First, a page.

It's no secret that Nigerians love to party. From launches to unveilings, openings, and award shows; it seems barely a day passes without there being some sort of event.
Are these red carpet events all style and no substance?
In Nigeria, we love an event but has the red carpet culture overshadowed what we have really gathered to celebrate?
It seems, they are where stars, big, small and everyone in between, goes to put on their most immaculate face and promote their current projects, show off their style, and, most importantly, make an impression on all those who might be watching. It seems, in the process of showboating, dressing up and making sure we get seen, we have lost the onus of what it is to attend these events.
Who invented the red carpet?
According to Mental Floss:
For the world premiere of the action-adventure film Robin Hood on October 18, 1922, Egyptian Theater owner Sid Grauman decided he would embellish the spectacle of seeing stars like Douglas Fairbanks arrive by having them walk on a red carpet. Grauman had workers unfurl the carpet outside the theater on Hollywood Boulevard in Los Angeles. It wasn’t just the first time a premiere had used such an adornment—it was the first movie premiere, period.
Grauman probably didn’t realise it at the time, but his selection of colour would be imitated at other premieres before being adopted by the Academy of Motion Picture Arts and Sciences in 1961. At that year’s Oscars ceremony, attendees walked a red carpet to arrive at the auditorium, a parade of glamour and social status that might be the closest thing the United States has to a royal class. When the arrivals started airing on television in 1964—and the carpet’s color was telecast for the first time for those owning a color set in 1966—red carpets and Hollywood became intertwined.
The importance of awards shows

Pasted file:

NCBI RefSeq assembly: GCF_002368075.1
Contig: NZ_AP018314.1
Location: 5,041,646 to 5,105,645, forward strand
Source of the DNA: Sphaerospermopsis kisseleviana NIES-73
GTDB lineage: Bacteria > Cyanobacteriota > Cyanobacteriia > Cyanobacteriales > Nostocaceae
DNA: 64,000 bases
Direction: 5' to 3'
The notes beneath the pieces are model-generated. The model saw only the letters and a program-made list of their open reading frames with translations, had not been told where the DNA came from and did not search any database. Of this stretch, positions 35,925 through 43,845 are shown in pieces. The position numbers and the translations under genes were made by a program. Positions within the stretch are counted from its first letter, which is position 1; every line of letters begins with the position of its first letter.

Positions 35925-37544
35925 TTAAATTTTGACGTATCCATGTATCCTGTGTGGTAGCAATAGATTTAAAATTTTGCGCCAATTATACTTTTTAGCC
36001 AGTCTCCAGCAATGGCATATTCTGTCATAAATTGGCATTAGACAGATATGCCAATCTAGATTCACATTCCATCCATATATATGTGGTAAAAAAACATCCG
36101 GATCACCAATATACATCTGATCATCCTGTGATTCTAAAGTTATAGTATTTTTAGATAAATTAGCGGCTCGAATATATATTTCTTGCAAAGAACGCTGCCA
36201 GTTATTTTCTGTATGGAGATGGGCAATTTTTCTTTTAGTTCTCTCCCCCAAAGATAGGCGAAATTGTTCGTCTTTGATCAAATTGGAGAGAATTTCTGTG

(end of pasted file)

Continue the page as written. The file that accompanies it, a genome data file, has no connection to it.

Now, red carpets at awards shows are the place where celebs go to shine. For most attendees, there is a chance they might win a career-defining award, so they put their best foot forward in stunning gowns and jewelry and present themselves to both their peers, adoring fans and the countless media outlets. For other attendees, whose names have no chance of being read from a sealed envelope, the red carpet is a shot at free publicity.
However, does this free publicity, outrageous outfits and red carpet stunts distract us from what we are really there to celebrate? Often times, we ready about what so and so wore and the backstage gist but can barely remember who picked up which award.
According to one film fan, Ayo, "All eyes are going to be on these events and if they are big enough, people want to be seen. Unfortunately, those coming to show off, take away the spotlight from those who have worked tirelessly to be honoured for their work. I feel that it's time we do away with red carpets and focus on the craft."
Whilst doing away with red carpets altogether might not be a feasible option, as we approach the AMVCA's, quite possibly one of the biggest awards shows in Africa; our equivalent of the Oscars if you will, whilst we can enjoy the show in all it's aspects, let's not forget why we are really there. The nominees have worked so hard to add value to our film and television industries, who have been noticed for their important contributions, let's ensure, regardless of any distractions, that they get the recognition they so richly deserve.
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